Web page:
FOM: Feferman on "Mathematician's Views ..."
Lee J. Stanley
ljs4 at CS1.CC.Lehigh.EDU
Mon Dec 1 14:13:26 EST 1997
On, Sun, 30 Nov 1997 19:18:47 -0800 (PST),
Solomon Feferman <sf at Csli.Stanford.EDU> wrote, citing
P. J. Davis' review of Dawson's recent biography of Godel (much deleted):
"Although Goedel's theorems are now a significant part of the unstated
metamathematical assumptions of research, they are relegated to a far back
burner. If a number theorist is working, say, on the famous and as yet
unsolved problem of whether there are an unlimited number of twin
primes..., then the strong assumption underlying the work, even in our
post-Goedelian period, is that the answer is either yes or no. It is not
assumed that on the basis of the traditional axioms of arithmetic we
cannot decide for true or false. ..."
And this is certainly a completely reasonable starting point.
What is less reasonable is to seek to maintain some shred of
this attitude when it turns out differently. I am not saying
it has, yet, in number theory as practiced by those who recognize
each other as number theorists. Nor do I care to take a stance
about whether I think it will. However, it has turned out
differently in the study of abelian groups.
Yes, I am thinking of Shelah's
work on the Whitehead problem. The attempt to maintain the shred
of the attitude is to take the stance "Oh, if THAT is how it turned
out, then that means that we were thinking about the wrong question
(and this on the part of some who spent much of their career thinking
about that very question, but only succeeding with partial solutions
of special cases, as they would have said prior to it "turning out that way)."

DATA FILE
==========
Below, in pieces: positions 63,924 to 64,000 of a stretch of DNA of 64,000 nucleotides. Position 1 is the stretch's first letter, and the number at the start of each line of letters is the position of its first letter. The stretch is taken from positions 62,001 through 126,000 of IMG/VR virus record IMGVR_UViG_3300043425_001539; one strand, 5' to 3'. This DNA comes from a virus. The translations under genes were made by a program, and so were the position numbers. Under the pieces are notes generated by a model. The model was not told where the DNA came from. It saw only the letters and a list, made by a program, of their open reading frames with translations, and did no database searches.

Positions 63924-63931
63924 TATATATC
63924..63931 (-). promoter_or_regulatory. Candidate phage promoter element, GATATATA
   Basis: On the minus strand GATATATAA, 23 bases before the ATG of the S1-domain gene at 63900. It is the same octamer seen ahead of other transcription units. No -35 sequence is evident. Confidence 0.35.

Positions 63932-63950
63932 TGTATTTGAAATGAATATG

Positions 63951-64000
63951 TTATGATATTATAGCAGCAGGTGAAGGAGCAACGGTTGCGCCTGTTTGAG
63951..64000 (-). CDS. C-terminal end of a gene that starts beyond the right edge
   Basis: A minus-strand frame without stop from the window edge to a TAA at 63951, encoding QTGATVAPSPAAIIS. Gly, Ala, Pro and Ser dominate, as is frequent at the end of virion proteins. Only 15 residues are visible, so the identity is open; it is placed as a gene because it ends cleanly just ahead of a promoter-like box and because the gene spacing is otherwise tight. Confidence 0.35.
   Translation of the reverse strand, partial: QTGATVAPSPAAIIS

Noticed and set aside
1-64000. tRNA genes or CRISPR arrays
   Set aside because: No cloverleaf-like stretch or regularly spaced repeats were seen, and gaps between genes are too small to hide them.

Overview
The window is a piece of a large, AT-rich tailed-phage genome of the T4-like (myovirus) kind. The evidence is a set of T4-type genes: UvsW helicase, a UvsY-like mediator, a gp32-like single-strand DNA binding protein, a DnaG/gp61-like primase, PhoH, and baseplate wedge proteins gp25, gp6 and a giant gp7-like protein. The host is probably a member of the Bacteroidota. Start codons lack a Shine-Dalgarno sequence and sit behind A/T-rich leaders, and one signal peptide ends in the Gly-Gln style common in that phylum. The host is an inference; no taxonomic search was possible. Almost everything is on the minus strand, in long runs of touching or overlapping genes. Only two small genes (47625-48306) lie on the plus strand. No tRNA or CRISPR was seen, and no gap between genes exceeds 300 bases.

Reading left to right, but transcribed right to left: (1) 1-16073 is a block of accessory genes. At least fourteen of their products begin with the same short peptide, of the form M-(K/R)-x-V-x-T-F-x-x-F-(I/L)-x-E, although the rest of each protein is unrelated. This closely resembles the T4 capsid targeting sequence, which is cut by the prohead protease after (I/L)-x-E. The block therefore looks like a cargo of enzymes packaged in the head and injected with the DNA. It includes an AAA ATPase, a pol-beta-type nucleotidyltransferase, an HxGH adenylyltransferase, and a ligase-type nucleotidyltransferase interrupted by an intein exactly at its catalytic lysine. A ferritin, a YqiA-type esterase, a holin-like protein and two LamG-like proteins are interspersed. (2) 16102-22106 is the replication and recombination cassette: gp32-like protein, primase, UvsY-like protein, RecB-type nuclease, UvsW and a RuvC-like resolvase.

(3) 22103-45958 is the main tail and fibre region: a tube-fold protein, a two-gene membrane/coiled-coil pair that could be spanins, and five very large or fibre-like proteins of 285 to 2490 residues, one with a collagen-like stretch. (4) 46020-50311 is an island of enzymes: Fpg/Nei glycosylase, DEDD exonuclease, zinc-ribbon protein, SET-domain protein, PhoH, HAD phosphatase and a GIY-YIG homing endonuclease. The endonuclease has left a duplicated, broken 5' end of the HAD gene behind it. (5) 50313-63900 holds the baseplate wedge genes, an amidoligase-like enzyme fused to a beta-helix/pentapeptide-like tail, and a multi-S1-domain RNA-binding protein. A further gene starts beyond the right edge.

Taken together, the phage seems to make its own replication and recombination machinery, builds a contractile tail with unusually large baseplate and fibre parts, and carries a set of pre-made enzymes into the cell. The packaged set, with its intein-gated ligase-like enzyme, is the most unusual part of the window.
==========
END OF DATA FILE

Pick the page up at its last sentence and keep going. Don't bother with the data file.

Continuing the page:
So the conviction that "if we are talking about *reasonable* matters,
then things SHALL turn out to be true or false" is seen as inextricably
linked to preconceptions (gut feelings?) about what is reasonable,
non-murky, etc. In the preceding sentence, I could have used
the normative *should* rather than the predictive *shall*, since it is this
*should* that it is behind making the "shall" come true by fiat, by
post hoc rejection as "unreasonable", "murky", "not serious", etc of alleged
counterexamples. So perhaps the volitional "will" was best. And this
is, of course, the danger when one allows one's views of mathematical
activity to become overly driven by what one personally finds
reasonable, understandable, attractive, important, <insert your favorite>.
And the danger is even greater when one permits oneself, *on the basis
of such criteria*, to use one's stature to influence the direction of
research.
Tennant's comments about deepening out intuitions about the set concept
and arriving at new axioms are relevant here. This is also related
to the view (mine) that we simply don't know enough models of set theory
yet, nor enough ways of constructing them. We are still gathering data.
This is different, I grant, from the situation, say, with groups. The theory
of sets is rich enough to serve as (a formalized version of) the metatheory.
The theory of groups is not. Surely that grants the theory of sets some
interest. Perhaps a different sort of interest than in the theory of groups
... that is of interest because these groups just seem to keep popping up
wherever we look. Models of set theory are not so easy to come by, and
harder to take in all at once, once you "have" them. That seems to be a
reasonable tradeoff. Some would even see the "downside" as a plus ... more
uncharted territory to scout out. More challenging "chaos" to which
to (gradually) bring (some kind of) order and understanding.
Best Wishes,
Lee Stanley
PS. Thanks for the holiday gift suggestion, Solomon! I may very well
act on it.
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